NCPA - National Center for Policy Analysis

Business Cycles No Longer Linked

March 31, 2004

The developed economies of the world are more tightly integrated today than they were 40 years ago. Yet despite efforts to coordinate economic policy, business cycles of richer nations have become less synchronized. That means that while some countries are booming, others are in recession. It also means that domestic policies have a growing importance for the economic performance of developed countries.

Researchers say:

  • Rich economies were more synchronized in the past because they were reacting similarly to international negative economic shocks.
  • International economic shocks have been smaller in the 1980s and 1990s than they were in the 1960s and 1970s and as a result, the individual economies have smaller similar reactions.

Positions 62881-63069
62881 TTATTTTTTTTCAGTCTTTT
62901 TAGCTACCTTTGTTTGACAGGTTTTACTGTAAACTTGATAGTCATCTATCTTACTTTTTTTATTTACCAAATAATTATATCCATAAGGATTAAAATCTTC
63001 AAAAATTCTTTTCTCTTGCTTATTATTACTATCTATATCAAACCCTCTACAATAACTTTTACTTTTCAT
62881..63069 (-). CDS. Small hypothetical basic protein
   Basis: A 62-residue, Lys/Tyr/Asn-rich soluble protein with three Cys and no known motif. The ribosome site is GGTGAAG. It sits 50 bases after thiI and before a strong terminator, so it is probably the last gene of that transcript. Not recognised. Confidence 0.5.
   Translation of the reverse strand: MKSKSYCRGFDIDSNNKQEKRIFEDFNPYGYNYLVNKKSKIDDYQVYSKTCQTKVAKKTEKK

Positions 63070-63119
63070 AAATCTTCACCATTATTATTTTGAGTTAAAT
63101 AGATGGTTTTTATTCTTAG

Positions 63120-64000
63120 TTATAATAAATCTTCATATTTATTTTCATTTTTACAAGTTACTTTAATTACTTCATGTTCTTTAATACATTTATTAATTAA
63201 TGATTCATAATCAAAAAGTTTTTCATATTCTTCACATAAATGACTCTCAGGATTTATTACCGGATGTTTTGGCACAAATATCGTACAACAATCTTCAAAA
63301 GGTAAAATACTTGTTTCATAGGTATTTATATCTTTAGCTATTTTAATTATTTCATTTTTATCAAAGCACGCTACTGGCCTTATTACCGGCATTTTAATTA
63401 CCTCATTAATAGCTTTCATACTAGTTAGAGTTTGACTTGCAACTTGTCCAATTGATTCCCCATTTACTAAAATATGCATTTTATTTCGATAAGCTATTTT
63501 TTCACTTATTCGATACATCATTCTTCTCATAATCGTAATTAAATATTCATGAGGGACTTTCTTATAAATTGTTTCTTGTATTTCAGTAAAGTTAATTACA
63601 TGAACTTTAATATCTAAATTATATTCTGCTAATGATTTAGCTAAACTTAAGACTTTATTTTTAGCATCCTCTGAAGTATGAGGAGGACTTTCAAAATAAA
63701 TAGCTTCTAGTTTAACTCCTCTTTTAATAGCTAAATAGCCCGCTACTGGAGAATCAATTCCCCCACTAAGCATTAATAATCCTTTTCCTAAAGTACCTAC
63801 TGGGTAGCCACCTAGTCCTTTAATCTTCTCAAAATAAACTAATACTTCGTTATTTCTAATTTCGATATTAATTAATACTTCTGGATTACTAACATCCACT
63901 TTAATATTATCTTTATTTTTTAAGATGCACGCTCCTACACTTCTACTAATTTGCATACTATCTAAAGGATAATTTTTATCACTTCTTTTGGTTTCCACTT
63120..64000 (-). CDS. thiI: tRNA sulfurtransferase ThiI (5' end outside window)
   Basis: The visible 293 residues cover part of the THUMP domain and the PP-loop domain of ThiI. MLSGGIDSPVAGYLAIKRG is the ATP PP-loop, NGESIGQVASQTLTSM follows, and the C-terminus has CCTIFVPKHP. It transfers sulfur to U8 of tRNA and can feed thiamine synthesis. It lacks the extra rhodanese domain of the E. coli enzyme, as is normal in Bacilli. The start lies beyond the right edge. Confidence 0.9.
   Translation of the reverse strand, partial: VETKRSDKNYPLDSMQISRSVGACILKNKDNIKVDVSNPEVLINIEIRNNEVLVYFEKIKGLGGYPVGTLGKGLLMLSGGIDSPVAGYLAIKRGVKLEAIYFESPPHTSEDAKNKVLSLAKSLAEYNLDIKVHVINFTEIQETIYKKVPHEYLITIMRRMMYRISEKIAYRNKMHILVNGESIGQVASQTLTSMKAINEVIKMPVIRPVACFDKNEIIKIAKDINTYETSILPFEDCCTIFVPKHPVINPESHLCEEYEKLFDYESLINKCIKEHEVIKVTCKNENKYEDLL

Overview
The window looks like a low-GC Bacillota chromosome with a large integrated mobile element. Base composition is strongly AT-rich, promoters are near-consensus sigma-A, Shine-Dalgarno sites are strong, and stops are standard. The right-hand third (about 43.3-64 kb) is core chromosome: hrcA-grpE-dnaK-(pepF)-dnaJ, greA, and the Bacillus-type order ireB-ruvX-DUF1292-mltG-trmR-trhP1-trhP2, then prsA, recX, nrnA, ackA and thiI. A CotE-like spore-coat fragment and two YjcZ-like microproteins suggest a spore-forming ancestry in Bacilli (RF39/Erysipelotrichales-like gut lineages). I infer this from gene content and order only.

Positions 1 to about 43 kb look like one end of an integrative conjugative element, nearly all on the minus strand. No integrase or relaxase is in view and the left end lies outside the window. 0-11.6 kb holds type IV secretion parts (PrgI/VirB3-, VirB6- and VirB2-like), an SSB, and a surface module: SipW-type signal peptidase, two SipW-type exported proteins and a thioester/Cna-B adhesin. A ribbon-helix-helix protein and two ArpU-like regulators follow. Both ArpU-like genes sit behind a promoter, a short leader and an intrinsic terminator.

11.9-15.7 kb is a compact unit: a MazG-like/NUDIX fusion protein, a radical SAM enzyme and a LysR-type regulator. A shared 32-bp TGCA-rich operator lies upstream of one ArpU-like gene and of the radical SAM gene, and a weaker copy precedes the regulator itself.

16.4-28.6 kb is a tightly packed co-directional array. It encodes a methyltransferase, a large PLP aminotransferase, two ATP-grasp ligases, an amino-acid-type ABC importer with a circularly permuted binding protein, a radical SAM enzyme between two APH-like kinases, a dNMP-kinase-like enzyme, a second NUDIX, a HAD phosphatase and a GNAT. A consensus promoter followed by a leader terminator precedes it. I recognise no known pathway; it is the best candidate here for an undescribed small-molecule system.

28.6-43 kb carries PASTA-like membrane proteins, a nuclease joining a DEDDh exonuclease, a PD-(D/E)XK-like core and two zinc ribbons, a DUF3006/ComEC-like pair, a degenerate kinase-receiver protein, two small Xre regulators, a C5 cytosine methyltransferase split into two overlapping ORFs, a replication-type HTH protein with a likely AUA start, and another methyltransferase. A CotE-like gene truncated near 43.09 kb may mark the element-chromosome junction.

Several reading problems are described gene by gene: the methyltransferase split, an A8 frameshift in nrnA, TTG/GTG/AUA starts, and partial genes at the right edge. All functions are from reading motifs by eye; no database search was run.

• If future economic shocks are as severe as the ones in the 1960s and 1970s, then the individual economies will become more synchronized again.

Consequently, individual nations have greater freedom to "march to their own drummer." With the international world affecting the business cycle less, For example, the authors state that internal "domestic" shocks are responsible for almost all of Japan's business cycle.

Source: Matthew Davis, "Business Cycles No Longer Linked," National Bureau of Economic Research, NBER Digest, February 2004. Based on: James Stock and Mark Watson, "Understanding Changes in International Business Dynamics," National Bureau of Economic Research, Working Paper, No. 9859, July 2003.

For text

http://www.nber.org/digest/feb04/w9859.html

For study text

http://papers.nber.org/papers/w9859.pdf

 

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